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Vegetable oil and Animal fat as a Fuel for Aeroplanes

Vegetable oil byproducts from industrial food production as well as used cooking oil from restaurants are collected, with the whole mix then refined into a clear, clean-burning liquid. This is called as Renewable diesel which is far different from other fuel produced with waste fat or vegetable oils, known as biodiesel. The latter has been around in one form or another since Rudolf Diesel used fuel made from peanuts to test the engine he invented at the 1900 World’s Fair in Paris. While biodiesel can only be mixed with normal fuel up to a certain percentage before engines and infrastructure have to be modified, renewable diesel can simply be “dropped in”, meaning it can potentially play a greater role in making existing fleets of vehicles more friendly to the planet. 

Some of the key inputs are pig, beef and poultry fat which is collected from slaughterhouses and then rendered down. Fish fat from farms in Southeast Asia makes its way to the company’s processing plant in Singapore. Vegetable oil byproducts from industrial food production as well as used cooking oil from restaurants are collected, with the whole mix then refined into a clear, clean-burning liquid.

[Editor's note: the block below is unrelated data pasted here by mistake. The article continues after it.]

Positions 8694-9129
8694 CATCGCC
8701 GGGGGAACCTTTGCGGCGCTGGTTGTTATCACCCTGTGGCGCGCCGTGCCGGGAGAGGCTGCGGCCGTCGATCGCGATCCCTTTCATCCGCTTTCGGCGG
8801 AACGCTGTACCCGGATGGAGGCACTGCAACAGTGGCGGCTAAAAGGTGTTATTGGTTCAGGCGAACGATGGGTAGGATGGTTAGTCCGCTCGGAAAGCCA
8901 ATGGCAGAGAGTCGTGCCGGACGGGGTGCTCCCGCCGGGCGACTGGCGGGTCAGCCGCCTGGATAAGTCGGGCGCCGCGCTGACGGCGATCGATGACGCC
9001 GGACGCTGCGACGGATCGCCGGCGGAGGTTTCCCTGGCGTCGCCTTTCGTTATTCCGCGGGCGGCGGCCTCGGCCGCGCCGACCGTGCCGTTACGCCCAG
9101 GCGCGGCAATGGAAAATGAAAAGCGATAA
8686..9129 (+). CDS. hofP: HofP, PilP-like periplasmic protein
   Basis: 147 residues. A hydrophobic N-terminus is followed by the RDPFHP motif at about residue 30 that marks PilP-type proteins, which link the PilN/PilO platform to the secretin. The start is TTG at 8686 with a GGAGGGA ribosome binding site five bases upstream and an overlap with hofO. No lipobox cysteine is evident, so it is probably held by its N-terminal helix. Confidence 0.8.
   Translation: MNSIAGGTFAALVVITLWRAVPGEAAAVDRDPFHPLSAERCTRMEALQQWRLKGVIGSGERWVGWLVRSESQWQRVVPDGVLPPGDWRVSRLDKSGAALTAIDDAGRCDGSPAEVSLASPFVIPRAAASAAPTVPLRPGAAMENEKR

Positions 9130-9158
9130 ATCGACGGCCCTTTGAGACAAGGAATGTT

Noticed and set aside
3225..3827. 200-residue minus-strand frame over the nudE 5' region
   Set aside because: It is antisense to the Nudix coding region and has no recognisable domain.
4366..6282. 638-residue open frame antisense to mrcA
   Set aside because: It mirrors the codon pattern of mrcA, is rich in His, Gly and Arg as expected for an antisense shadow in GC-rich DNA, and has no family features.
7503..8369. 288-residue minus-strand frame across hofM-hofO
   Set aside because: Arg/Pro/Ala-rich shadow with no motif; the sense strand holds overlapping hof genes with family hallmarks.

The process is not entirely uncontroversial. Some of the vegetable oil residue is from palm oil processing. President and CEO of Neste, Lievonen says that Neste is merely using waste from an industry that would be there anyway. Environmental groups contend that buying the leftovers directly supports palm oil cultivation, which has been linked to large-scale deforestation. 

Neste has already partnered with a number of cities, including San Francisco, San Diego and Helsinki, to run their entire bus fleets on 100 per cent renewable diesel. By comparison Transport for London uses a 20 per cent biodiesel blend from a UK company, Argent Energy, to fuel around a third of the capital’s buses.

Batteries that can reliably shift heavy loads over such distances at an economical cost, do not yet exist, and – even at the current rapid pace of technological advancement – appear unlikely to replace diesel any time soon. 

But Neste plans to continue its expansion. In 2015 it became the world's largest producer of renewable fuel from waste and it currently has capacity to make 2.6 million tonnes (3.2 billion liters) a year. It says that it aims to ramp up production to 3 million tonnes by 2020 and 4 million tonnes by 2022 - enough to power several million cars for a year. 



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